E-commerce giant Amazon has started to sell a line of private label over-the-counter (OTC) drugs made by Irish pharmaceutical company Perrigo. The products, sold under the name Basic Care, have been sold by Amazon since August of 2017, according to a report by CNBC.
“We’re really excited to expand our selection of products for customers through the Basic Care line, which launched in August of 2017,” an Amazon spokesperson told Retail Dive. “The brand offers over-the-counter medicine for allergies, colds, digestion and more.”
The move has many in the pharmaceutical industry speculating about Amazon’s potential future as a provider of prescription drugs. In the last year, Amazon has also secured wholesale pharmacy licenses from around 12 US states, although it seems this was in preparation for them to start supplying medical equipment to hospitals.
A joint announcement from Amazon, JPMorgan and Berkshire Hathaway on solving healthcare challenges like lowering prescription drug costs, added more fuel to the fire. But while analysts are unsure whether Amazon could overcome some of the regulatory challenges inherent to selling prescription drugs, they agree that the online retailer has the potential to be a disruptive force in the pharmaceutical industry.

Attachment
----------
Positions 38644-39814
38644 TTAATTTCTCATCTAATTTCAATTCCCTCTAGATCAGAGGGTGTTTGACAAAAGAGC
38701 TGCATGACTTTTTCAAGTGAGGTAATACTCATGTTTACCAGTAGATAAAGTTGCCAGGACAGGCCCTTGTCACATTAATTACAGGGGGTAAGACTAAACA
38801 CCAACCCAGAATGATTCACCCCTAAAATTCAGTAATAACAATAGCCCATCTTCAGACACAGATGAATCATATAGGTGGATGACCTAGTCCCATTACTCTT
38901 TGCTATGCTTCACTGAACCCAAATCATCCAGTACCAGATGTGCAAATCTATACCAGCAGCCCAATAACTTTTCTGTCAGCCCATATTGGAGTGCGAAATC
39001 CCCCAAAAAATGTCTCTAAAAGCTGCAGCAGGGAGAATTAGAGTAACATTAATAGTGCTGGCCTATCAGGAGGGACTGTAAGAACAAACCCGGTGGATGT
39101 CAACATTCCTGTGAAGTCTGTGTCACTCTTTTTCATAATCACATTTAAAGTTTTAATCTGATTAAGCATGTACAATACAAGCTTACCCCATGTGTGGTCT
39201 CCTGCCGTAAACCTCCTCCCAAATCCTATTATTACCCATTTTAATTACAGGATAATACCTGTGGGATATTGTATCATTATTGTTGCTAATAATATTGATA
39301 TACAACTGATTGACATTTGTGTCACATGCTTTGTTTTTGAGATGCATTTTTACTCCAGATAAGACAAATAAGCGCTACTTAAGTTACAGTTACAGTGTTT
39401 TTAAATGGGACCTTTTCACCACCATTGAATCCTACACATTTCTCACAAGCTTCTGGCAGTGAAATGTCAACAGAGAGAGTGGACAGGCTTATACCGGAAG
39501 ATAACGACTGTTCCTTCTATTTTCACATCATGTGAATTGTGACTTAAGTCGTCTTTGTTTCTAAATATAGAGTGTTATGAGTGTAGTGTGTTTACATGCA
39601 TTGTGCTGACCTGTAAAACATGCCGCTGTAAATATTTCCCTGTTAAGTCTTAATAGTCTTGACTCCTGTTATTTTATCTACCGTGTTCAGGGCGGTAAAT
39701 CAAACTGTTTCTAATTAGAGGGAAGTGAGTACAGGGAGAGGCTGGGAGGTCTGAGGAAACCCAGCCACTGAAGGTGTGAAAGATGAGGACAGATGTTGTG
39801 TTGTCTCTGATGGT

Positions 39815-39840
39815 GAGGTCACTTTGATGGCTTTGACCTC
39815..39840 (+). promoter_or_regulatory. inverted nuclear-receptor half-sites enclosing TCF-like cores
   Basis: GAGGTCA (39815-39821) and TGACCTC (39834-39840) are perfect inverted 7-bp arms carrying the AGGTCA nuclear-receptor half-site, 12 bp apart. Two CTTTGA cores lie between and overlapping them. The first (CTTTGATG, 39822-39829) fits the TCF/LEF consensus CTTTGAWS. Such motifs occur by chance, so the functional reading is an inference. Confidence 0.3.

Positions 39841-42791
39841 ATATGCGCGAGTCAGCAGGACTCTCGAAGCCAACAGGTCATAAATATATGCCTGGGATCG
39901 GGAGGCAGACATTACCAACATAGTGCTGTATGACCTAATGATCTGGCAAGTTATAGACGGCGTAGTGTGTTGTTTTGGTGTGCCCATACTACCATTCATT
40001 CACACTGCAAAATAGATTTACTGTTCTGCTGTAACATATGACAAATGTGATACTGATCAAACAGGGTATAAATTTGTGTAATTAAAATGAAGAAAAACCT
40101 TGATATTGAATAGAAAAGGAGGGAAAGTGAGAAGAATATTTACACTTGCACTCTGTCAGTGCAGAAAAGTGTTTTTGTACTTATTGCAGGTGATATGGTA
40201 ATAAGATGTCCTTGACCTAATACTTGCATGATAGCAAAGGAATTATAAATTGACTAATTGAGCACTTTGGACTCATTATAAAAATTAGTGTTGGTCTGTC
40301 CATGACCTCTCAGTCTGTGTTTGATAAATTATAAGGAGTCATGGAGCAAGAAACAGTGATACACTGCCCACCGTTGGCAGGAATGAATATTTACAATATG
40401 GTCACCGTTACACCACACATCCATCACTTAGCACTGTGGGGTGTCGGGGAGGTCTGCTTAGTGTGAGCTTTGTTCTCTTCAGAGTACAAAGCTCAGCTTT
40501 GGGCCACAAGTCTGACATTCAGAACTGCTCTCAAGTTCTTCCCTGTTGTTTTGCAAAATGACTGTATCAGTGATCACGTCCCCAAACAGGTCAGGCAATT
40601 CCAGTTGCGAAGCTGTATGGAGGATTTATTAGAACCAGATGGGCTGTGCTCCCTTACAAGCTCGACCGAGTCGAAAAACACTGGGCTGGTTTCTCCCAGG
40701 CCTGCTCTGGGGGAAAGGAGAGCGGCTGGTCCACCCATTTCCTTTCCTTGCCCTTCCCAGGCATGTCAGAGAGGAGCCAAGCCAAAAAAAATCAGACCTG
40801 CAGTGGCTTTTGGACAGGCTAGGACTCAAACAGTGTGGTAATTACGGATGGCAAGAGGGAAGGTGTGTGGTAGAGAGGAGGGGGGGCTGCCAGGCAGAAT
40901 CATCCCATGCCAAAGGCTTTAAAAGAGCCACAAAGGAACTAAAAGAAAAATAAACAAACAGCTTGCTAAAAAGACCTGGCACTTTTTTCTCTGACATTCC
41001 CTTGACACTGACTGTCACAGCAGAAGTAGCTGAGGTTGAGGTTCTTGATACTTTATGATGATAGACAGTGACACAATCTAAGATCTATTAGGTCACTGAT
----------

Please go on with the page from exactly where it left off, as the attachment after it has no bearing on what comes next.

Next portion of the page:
“It’s a very different world, and having Amazon jump in is not a good sign for existing brands, either branded or private label, because the way Amazon works is its ability to take on unprofitable ventures for a time to see how things go,” Matthew Oster, head of consumer health research at global market research firm Euromonitor International, told CNBC. “And the fact they have a near monopoly in e-commerce gives them a lot of scale that can allow them to undercut price. So that aspect should be concerning for whoever their competitors are in that space.”
The Basic Care line of OTC products includes medications for pain relief, antacids, allergies and quit smoking aids, among others. In addition to the Amazon-exclusive Perrigo-made Basic Care line, the company also sells other private labels, including Kirkland and GoodSense, along with recognizable name brands like Tylenol and Advil.
“Amazon wants to be part of everyone’s daily expenditures,” Matt Sargent, senior vice president of retail for consulting firm Magid told Retail Dive. “Grocery is the current focus of their attention, but healthcare spending is another very large pocket of spending that Amazon has its eye on.”
While Amazon is able to offer lower prices on OTC drugs, there’s no guarantee that consumers will choose e-commerce over a brick and mortar pharmacy chain, particularly when they need a product fast.
“When you want to cure a migraine headache or do something and you go to your pantry and it’s not there, you run to the store and get it,” said former Perrigo CEO John Hendrickson who recently retired. “It’s sort of a ‘used as needed.’”